344 research outputs found

    Linear Precoding in Cooperative MIMO Cellular Networks with Limited Coordination Clusters

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    In a cooperative multiple-antenna downlink cellular network, maximization of a concave function of user rates is considered. A new linear precoding technique called soft interference nulling (SIN) is proposed, which performs at least as well as zero-forcing (ZF) beamforming. All base stations share channel state information, but each user's message is only routed to those that participate in the user's coordination cluster. SIN precoding is particularly useful when clusters of limited sizes overlap in the network, in which case traditional techniques such as dirty paper coding or ZF do not directly apply. The SIN precoder is computed by solving a sequence of convex optimization problems. SIN under partial network coordination can outperform ZF under full network coordination at moderate SNRs. Under overlapping coordination clusters, SIN precoding achieves considerably higher throughput compared to myopic ZF, especially when the clusters are large.Comment: 13 pages, 5 figure

    The Impact of CSI and Power Allocation on Relay Channel Capacity and Cooperation Strategies

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    Capacity gains from transmitter and receiver cooperation are compared in a relay network where the cooperating nodes are close together. Under quasi-static phase fading, when all nodes have equal average transmit power along with full channel state information (CSI), it is shown that transmitter cooperation outperforms receiver cooperation, whereas the opposite is true when power is optimally allocated among the cooperating nodes but only CSI at the receiver (CSIR) is available. When the nodes have equal power with CSIR only, cooperative schemes are shown to offer no capacity improvement over non-cooperation under the same network power constraint. When the system is under optimal power allocation with full CSI, the decode-and-forward transmitter cooperation rate is close to its cut-set capacity upper bound, and outperforms compress-and-forward receiver cooperation. Under fast Rayleigh fading in the high SNR regime, similar conclusions follow. Cooperative systems provide resilience to fading in channel magnitudes; however, capacity becomes more sensitive to power allocation, and the cooperating nodes need to be closer together for the decode-and-forward scheme to be capacity-achieving. Moreover, to realize capacity improvement, full CSI is necessary in transmitter cooperation, while in receiver cooperation optimal power allocation is essential.Comment: Accepted for publication in IEEE Transactions on Wireless Communication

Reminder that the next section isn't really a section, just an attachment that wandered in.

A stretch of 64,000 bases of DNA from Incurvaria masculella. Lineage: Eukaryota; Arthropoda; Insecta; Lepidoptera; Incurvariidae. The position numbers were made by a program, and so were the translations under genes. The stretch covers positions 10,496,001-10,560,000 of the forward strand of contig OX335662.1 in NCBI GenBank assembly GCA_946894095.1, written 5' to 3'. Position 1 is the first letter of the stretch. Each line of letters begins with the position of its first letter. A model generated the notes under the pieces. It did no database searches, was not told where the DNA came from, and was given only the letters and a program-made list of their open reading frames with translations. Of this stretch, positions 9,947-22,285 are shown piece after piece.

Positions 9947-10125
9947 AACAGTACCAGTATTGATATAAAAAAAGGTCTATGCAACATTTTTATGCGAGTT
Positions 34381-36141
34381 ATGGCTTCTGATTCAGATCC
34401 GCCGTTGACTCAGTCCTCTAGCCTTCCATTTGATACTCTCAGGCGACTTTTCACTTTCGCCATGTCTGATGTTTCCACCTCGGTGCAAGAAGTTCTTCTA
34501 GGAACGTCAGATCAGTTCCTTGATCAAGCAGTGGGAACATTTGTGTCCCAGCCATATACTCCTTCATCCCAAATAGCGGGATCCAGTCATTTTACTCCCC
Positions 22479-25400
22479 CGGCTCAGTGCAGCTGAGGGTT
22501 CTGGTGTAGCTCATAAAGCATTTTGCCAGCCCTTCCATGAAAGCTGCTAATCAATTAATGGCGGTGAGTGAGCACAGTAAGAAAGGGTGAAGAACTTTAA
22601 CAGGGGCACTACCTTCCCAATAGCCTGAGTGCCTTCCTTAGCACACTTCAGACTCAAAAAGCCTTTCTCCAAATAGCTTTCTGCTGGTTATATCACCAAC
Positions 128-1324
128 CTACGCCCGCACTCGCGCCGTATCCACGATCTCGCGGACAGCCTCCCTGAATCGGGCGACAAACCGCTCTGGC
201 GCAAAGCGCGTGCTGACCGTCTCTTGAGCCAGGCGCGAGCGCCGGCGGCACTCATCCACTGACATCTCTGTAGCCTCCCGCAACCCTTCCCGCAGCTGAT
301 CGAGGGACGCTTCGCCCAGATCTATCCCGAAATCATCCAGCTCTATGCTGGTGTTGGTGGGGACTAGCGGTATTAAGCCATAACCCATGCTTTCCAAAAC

Transmit Signal and Bandwidth Optimization in Multiple-Antenna Relay Channels

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    Transmit signal and bandwidth optimization is considered in multiple-antenna relay channels. Assuming all terminals have channel state information, the cut-set capacity upper bound and decode-and-forward rate under full-duplex relaying are evaluated by formulating them as convex optimization problems. For half-duplex relays, bandwidth allocation and transmit signals are optimized jointly. Moreover, achievable rates based on the compress-and-forward transmission strategy are presented using rate-distortion and Wyner-Ziv compression schemes. It is observed that when the relay is close to the source, decode-and-forward is almost optimal, whereas compress-and-forward achieves good performance when the relay is close to the destination.Comment: 16 pages, 10 figure

    Joint Coding and Scheduling Optimization in Wireless Systems with Varying Delay Sensitivities

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    Throughput and per-packet delay can present strong trade-offs that are important in the cases of delay sensitive applications.We investigate such trade-offs using a random linear network coding scheme for one or more receivers in single hop wireless packet erasure broadcast channels. We capture the delay sensitivities across different types of network applications using a class of delay metrics based on the norms of packet arrival times. With these delay metrics, we establish a unified framework to characterize the rate and delay requirements of applications and optimize system parameters. In the single receiver case, we demonstrate the trade-off between average packet delay, which we view as the inverse of throughput, and maximum ordered inter-arrival delay for various system parameters. For a single broadcast channel with multiple receivers having different delay constraints and feedback delays, we jointly optimize the coding parameters and time-division scheduling parameters at the transmitters. We formulate the optimization problem as a Generalized Geometric Program (GGP). This approach allows the transmitters to adjust adaptively the coding and scheduling parameters for efficient allocation of network resources under varying delay constraints. In the case where the receivers are served by multiple non-interfering wireless broadcast channels, the same optimization problem is formulated as a Signomial Program, which is NP-hard in general. We provide approximation methods using successive formulation of geometric programs and show the convergence of approximations.Comment: 9 pages, 10 figure